Oil giant BP, working closely with the British government, has been “side-stepping” sanctions introduced after the Russian annexation of Crimea, a new expose published Monday reveals.
According to advocacy and research group Oil Change International, the expose is based on documents acquired under British Freedom of Information laws by the campaign organization Culture Unstained, part of the ArtNotOil Coalition, which campaigns to kick fossil fuel money out of the arts.
The campaign group is particularly critical of BP’s ongoing sponsorship of the British Museum in the UK.
The documents reveal what Culture Unstained calls the “close working relationship between UK government and BP over Russia” despite the fact that the material “suggests that BP is attempting to bypass sanctions preventing shale drilling in Russia.”
Despite taking a strong public line on Russia, the UK government has been helping BP water down U.S. sanctions and hosting events to boost UK ties with Russian oil and gas sector. Over a period of several months, the documents outline how BP had numerous meetings with British government ministers and embassy staff, with officials repeatedly offering support for BP’s business in Russia.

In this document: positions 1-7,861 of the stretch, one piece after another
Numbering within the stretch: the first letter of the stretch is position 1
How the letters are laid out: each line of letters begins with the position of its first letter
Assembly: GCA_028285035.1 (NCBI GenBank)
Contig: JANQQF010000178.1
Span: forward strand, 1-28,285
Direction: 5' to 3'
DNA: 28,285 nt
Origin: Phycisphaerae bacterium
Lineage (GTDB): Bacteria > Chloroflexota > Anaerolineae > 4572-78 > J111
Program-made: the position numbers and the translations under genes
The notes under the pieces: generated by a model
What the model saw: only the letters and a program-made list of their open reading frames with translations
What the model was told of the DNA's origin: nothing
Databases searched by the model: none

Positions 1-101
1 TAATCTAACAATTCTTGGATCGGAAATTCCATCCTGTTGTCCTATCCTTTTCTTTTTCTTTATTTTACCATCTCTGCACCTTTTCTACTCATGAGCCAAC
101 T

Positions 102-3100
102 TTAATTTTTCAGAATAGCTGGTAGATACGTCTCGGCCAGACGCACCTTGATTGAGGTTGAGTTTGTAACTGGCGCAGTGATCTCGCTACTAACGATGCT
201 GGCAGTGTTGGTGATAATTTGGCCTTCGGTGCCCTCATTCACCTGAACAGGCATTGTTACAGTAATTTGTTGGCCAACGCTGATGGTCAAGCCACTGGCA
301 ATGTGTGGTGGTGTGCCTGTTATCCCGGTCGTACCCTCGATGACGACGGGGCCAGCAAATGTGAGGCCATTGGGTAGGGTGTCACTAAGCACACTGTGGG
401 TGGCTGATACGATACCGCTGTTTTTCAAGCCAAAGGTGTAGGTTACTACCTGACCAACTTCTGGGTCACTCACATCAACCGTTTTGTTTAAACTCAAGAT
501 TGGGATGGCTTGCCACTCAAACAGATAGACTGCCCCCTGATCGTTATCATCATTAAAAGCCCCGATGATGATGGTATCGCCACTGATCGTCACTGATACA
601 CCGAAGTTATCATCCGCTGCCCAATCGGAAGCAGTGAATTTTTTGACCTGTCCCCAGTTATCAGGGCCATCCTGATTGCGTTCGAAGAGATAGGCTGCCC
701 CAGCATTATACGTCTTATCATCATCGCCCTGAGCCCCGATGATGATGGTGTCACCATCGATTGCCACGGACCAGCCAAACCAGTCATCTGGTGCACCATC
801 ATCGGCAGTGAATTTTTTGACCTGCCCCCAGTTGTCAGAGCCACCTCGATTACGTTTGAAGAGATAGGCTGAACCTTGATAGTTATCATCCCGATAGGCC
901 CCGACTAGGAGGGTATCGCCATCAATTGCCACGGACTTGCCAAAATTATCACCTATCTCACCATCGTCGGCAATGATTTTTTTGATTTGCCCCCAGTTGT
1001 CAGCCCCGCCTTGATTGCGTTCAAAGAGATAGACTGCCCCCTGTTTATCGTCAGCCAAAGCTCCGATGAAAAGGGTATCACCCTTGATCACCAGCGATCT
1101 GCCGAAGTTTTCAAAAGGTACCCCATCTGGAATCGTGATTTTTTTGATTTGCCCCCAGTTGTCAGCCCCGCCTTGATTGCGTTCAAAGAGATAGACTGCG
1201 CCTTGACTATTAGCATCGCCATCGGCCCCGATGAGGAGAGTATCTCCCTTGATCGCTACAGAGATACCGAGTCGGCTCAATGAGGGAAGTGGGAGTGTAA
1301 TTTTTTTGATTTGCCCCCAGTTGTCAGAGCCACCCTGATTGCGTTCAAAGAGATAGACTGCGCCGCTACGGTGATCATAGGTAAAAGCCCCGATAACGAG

For example, in February 2017, the British Embassy in Russia hosted a Seminar on Vocation and Professional Education in the Oil and Gas Sector. It was designed to strengthen collaboration between “UK and Russia education companies, schools and universities in one of the key industries—oil and gas.” The president of BP Russia, David Campbell, gave the opening remarks at the event.
EU sanctions had aimed to prevent European companies helping Russian companies extract unconventional oil, by ruling out oil “located in shale formations by way of hydraulic fracturing.” Within months, according to Culture Unstained, BP’s lobbying effort against U.S. sanctions “seems to have been successful.”